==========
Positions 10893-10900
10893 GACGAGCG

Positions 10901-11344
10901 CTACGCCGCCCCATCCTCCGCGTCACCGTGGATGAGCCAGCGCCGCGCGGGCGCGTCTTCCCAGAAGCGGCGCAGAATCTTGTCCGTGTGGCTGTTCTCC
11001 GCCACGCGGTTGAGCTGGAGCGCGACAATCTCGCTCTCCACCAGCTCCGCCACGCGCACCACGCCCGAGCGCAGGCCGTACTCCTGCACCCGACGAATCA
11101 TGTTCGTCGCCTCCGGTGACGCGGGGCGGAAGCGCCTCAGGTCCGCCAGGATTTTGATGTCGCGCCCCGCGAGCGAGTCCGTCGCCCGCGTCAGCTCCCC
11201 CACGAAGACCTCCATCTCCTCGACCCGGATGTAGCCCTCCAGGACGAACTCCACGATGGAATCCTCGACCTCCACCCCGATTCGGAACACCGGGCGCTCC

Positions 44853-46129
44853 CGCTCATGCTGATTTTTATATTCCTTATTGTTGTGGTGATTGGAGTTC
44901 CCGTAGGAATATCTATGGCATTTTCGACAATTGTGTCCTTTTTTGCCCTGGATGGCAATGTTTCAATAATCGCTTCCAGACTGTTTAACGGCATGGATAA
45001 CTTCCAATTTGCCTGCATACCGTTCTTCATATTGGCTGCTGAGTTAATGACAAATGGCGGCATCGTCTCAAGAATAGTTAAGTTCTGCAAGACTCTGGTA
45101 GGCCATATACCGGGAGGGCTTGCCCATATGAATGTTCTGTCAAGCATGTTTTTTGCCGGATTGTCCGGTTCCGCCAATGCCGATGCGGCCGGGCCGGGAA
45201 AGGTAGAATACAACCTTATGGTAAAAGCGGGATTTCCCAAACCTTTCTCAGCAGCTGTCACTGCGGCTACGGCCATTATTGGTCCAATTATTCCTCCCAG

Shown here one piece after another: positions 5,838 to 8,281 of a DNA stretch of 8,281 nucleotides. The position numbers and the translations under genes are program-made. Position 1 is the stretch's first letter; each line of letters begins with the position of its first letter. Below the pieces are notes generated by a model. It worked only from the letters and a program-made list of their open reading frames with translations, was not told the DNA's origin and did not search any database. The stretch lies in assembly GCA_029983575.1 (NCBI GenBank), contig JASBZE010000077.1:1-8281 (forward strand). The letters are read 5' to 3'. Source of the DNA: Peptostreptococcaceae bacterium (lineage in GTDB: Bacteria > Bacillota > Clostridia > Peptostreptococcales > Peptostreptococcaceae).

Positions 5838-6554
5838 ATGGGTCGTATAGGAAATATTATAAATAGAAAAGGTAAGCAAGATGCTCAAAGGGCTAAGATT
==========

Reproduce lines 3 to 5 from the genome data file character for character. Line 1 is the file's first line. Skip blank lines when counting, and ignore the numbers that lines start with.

Positions 10901-11344
10901 CTACGCCGCCCCATCCTCCGCGTCACCGTGGATGAGCCAGCGCCGCGCGGGCGCGTCTTCCCAGAAGCGGCGCAGAATCTTGTCCGTGTGGCTGTTCTCC
11001 GCCACGCGGTTGAGCTGGAGCGCGACAATCTCGCTCTCCACCAGCTCCGCCACGCGCACCACGCCCGAGCGCAGGCCGTACTCCTGCACCCGACGAATCA